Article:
“The JLOTS capability is a great capability and is something I think that can have a lot of utility there, but it was never designed to be able to operate in these high seas,” she said, adding that the state of the sea where JLOTS was anchored is unusual for this time of year but that they are expecting it to calm “in a few days.”

Before committing to building the pier, the Pentagon had briefed the White House that weather could be an impediment. It did a study going back 10 years to look at weather patterns in that part of the Mediterranean and ultimately determined it was a safe enough bet. The storm that came through last week wasn’t expected.

“This was kind of anomalous weather incident,” the first administration official said. “So we knew that it had limitations in terms of the weather but the studies they looked at showed we weren’t likely to encounter them … during the summer period.”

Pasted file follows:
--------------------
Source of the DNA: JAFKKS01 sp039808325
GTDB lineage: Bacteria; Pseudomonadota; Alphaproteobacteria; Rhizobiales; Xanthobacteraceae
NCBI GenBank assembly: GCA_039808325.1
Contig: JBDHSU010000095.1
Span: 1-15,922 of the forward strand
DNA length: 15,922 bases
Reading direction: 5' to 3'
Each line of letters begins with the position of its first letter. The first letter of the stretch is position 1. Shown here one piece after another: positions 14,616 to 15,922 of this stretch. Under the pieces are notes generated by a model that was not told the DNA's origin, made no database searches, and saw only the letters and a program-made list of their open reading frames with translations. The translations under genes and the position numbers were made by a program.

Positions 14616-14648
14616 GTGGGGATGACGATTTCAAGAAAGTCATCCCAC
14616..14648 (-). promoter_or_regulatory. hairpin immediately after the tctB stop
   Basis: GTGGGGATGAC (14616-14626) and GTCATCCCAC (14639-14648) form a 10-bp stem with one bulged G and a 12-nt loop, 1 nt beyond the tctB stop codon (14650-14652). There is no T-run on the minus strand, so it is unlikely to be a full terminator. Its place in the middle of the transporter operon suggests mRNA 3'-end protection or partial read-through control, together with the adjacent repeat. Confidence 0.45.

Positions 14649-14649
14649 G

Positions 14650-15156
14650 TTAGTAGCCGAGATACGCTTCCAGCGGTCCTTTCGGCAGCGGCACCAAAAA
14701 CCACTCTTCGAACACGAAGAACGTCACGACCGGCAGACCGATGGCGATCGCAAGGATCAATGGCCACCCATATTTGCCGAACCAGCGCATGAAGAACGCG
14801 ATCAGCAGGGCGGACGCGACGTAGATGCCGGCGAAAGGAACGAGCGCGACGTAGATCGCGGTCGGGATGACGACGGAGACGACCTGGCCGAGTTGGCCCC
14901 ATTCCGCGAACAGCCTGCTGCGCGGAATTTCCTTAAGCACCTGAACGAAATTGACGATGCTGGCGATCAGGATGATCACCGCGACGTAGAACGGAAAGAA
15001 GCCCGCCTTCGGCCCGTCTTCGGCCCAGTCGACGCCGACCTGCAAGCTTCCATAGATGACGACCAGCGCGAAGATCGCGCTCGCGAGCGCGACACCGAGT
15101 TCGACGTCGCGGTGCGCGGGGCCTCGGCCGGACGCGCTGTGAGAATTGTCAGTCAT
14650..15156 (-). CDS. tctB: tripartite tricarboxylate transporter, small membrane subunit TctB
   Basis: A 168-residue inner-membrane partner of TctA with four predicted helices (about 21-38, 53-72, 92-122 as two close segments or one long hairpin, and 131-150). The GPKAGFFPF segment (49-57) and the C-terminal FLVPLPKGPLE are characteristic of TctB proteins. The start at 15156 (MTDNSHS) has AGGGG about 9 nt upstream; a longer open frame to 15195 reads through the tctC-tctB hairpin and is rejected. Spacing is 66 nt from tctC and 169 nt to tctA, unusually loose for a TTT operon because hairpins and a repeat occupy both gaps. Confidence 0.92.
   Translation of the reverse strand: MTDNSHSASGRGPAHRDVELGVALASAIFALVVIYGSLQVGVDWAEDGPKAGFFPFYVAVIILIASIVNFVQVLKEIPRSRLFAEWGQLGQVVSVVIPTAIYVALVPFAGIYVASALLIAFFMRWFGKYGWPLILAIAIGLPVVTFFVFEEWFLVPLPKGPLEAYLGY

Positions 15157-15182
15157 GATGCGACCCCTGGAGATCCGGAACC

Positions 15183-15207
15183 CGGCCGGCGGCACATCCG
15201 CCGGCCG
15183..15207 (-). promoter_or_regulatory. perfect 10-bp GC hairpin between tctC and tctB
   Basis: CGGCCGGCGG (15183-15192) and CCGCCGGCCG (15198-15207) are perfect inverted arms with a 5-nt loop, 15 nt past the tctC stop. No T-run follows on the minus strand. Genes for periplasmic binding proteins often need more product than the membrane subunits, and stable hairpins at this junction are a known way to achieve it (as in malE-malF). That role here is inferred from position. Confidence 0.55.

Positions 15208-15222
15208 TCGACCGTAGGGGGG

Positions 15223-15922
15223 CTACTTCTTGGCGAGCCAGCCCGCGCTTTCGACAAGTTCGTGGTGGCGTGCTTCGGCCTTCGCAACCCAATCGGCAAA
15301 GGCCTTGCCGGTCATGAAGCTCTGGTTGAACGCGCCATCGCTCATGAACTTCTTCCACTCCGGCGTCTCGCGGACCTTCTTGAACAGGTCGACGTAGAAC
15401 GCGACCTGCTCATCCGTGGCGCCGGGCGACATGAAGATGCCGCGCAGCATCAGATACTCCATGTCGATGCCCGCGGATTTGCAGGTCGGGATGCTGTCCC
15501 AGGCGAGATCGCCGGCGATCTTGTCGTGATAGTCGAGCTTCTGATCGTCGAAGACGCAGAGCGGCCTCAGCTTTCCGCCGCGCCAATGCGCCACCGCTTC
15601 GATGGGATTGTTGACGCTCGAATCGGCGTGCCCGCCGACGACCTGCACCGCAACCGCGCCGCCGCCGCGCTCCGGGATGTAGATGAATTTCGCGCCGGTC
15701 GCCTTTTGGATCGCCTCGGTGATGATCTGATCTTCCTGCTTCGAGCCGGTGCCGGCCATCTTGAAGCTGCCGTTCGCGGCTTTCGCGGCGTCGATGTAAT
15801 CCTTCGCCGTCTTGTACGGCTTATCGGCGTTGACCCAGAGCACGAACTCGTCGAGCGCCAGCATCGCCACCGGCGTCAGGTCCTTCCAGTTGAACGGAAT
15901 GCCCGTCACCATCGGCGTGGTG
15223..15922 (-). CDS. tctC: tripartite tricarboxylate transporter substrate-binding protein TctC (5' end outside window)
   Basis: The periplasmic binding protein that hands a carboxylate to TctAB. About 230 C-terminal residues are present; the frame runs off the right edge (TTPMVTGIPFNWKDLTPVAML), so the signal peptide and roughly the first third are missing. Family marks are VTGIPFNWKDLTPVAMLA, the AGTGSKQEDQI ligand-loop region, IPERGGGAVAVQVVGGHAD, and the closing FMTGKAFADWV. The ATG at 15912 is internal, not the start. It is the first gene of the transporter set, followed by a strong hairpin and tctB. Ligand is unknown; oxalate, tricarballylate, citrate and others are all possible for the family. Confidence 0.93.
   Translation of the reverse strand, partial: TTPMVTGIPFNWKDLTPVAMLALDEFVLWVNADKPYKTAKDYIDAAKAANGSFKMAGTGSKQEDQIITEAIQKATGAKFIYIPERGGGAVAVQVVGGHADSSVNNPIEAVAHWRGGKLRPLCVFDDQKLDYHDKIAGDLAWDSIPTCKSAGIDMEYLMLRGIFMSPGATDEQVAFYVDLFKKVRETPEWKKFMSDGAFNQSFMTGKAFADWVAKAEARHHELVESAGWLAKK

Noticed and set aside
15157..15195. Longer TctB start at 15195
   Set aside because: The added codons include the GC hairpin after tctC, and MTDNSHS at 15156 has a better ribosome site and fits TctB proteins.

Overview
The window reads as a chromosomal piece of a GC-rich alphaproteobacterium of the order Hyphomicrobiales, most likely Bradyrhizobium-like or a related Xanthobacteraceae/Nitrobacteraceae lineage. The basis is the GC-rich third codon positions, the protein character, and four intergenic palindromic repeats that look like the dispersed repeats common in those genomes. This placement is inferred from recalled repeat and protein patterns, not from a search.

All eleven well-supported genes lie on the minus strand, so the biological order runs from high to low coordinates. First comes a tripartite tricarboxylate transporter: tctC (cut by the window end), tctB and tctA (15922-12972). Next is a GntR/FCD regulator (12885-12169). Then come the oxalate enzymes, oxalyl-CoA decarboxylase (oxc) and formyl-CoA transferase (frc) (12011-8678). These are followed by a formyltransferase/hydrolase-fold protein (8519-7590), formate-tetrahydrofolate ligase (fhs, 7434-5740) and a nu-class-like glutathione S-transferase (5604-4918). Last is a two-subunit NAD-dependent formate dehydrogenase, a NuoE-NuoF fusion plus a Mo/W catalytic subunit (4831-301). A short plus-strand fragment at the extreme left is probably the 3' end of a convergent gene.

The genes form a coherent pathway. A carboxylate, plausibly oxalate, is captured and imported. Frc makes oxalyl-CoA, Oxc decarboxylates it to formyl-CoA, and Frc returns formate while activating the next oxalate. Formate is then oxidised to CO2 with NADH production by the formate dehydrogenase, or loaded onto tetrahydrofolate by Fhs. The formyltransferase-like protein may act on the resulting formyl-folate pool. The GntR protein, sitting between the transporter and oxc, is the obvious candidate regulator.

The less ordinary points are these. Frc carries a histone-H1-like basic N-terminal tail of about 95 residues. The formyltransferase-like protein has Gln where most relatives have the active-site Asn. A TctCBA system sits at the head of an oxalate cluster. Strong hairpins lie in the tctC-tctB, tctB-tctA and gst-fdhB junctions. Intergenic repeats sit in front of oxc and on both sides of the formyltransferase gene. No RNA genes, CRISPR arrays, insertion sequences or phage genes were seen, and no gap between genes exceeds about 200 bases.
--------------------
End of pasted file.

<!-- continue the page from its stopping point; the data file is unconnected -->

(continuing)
Similar concerns were raised when the pier was first considered last fall.

The conversation around a maritime corridor began near the end of October, the first administration official told CNN, when Cyprus President Nikos Christodoulides surfaced the idea at a foreign affairs council meeting described by sources as “big picture” but included little detail about who would provide the financing and construction. Though the US wasn’t present at the meeting, the White House heard of it through other partner nations who were there, including France and the UK, the official said.